Bologna, Italy, 2019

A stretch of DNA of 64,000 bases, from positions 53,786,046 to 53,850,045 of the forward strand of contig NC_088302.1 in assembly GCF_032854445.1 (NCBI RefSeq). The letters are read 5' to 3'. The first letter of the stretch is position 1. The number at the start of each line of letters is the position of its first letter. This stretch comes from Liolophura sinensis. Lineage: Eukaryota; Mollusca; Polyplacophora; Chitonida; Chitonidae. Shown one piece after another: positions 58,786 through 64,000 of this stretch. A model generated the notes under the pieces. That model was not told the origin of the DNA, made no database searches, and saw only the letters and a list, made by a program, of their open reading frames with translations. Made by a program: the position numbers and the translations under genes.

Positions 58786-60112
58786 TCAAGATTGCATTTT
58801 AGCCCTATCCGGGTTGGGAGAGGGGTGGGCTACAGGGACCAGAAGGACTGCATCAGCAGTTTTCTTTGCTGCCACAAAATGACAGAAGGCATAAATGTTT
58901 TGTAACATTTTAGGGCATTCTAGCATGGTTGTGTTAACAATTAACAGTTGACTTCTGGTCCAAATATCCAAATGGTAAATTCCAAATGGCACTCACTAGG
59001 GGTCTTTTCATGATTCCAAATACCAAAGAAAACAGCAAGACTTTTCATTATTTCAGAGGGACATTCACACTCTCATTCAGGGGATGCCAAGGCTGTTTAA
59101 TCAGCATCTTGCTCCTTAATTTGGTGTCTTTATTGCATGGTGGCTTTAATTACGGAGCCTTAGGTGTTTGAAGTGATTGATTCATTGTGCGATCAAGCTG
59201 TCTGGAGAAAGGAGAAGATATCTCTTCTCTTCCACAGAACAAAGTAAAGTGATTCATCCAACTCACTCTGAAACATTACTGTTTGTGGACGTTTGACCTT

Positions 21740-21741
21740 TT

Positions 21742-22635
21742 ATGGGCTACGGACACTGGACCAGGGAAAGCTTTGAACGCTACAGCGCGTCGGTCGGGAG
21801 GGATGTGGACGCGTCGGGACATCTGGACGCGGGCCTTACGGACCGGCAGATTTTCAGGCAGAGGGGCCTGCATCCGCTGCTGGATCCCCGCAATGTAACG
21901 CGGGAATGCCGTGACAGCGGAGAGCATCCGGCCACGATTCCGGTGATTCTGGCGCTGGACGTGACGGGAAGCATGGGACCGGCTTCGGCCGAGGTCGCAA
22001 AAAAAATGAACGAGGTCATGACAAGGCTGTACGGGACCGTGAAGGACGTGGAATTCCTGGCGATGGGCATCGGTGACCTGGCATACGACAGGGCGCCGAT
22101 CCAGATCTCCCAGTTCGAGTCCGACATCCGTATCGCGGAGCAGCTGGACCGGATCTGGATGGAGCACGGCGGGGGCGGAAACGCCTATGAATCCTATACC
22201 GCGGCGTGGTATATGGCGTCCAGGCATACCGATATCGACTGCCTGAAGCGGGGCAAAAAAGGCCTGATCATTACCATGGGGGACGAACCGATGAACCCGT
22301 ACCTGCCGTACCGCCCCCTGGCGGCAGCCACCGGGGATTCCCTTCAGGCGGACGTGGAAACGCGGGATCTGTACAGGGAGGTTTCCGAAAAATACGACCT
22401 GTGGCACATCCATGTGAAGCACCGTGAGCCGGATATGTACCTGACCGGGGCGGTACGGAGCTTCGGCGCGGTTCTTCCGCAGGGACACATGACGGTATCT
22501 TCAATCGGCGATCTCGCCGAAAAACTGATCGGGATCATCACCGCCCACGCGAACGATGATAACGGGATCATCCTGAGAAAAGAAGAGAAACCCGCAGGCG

“The subject of labor is a mainstay of Italian cinema and neorealist art and literature,” notes Lesley A. Martin. “Michele Borzoni effectively extends the treatment of this topic to the postindustrial economy.” Workforce tackles the social landscape of the Italian economy in nine chapters, each compellingly introduced by journalist and writer Roberta Carlini. With carefully composed, New Topographic–inflected photographs of the spaces that make up the new economy, Borzoni maps the key fulcrum points of the new world of work, from vast logistics and call centers to bankruptcy auctions and Chinese-run textile factories. The laborers themselves are depicted in chapters about migrant agricultural workers, focusing on the shacks and overstuffed warehouses where the under- and unemployed sleep: competitive exam rooms packed with hopeful job applicants. In his depiction of picketing trade unionists and groups of workers who have participated in buyouts of their former employers following bankruptcy, a glimmer of hope emerges from the otherwise depersonalized, often bleak, and seemingly post-human world of a flattened global economy.